6. The optical wavelength stability control apparatus according to claim 1, wherein said current detector detects a laser diode drive current value hourly.
7. The optical wavelength stability control apparatus according to claim 2, wherein said current detector detects a laser diode drive current value at a discrete time.
8. The optical wavelength stability control apparatus according to claim 1, wherein said current detector has a period setting means for setting a time period for detecting said laser diode drive current value and
said period setting means sets a shorter time period if a detected increase of said laser diode drive current is large and sets a longer period if a detected increase of said laser diode drive current is small.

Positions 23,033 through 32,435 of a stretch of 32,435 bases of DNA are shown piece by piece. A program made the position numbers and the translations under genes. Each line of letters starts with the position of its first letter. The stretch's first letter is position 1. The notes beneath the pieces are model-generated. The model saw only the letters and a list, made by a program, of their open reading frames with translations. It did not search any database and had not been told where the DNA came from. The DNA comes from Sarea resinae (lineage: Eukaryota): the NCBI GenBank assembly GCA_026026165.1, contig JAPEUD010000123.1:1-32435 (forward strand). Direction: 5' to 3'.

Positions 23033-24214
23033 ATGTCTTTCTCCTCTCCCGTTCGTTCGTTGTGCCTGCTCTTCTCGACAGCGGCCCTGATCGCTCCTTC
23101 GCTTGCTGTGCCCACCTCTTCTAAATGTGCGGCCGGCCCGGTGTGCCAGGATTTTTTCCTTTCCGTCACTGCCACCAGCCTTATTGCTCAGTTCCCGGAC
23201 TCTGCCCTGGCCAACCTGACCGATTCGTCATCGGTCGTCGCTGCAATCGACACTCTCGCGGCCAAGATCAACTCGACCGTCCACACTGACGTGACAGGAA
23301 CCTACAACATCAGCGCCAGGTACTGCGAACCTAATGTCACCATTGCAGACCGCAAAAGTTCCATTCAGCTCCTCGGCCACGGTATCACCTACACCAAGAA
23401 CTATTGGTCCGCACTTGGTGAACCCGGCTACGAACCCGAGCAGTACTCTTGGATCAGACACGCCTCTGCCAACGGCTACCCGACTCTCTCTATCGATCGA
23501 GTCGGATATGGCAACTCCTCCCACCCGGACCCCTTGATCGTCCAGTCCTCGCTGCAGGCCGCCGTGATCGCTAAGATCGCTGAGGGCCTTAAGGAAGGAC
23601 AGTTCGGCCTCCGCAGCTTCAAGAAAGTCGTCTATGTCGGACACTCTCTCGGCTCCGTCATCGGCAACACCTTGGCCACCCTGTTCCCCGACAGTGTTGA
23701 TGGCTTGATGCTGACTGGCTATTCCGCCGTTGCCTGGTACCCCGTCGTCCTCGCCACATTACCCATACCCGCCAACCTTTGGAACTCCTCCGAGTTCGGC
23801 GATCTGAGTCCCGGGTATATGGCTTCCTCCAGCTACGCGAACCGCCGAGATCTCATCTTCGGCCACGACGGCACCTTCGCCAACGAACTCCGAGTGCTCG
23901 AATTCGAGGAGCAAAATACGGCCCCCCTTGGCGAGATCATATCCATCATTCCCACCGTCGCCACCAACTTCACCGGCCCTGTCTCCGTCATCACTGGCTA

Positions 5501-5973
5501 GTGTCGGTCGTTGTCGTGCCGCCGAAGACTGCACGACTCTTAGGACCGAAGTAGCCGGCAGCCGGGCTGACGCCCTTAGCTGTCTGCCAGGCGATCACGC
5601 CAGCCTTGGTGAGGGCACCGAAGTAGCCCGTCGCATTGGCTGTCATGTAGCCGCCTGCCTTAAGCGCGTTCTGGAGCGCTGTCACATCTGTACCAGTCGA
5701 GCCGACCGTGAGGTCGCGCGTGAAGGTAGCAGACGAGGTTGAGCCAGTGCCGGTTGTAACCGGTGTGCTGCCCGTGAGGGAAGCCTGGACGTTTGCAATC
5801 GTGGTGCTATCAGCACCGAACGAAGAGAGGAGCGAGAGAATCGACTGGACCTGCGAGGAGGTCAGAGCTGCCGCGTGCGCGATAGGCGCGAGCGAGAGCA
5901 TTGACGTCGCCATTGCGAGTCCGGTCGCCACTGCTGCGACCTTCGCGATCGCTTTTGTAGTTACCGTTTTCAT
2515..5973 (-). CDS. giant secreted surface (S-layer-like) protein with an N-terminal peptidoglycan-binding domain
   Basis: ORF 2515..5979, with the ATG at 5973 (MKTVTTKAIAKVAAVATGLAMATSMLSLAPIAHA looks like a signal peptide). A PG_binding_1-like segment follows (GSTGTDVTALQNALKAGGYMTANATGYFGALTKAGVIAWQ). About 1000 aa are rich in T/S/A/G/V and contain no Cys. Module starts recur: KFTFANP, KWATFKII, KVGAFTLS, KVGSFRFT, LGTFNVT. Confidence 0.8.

9. The optical wavelength stability control apparatus according to claim 2, wherein said current detector has a period setting means for setting a time period to detect said laser diode drive current value and
said period setting means sets a shorter period if a detected increase of said laser diode drive current is large and sets a longer period if a detected increase of said laser diode drive current is small.
10. The optical wavelength stability control apparatus according to claim 1, wherein said current detector detects a mean value of said laser diode drive current value within a predetermined time.
11. The optical wavelength stability control apparatus according to claim 2, wherein said current detector detects a mean value of said laser diode drive current value within a predetermined time.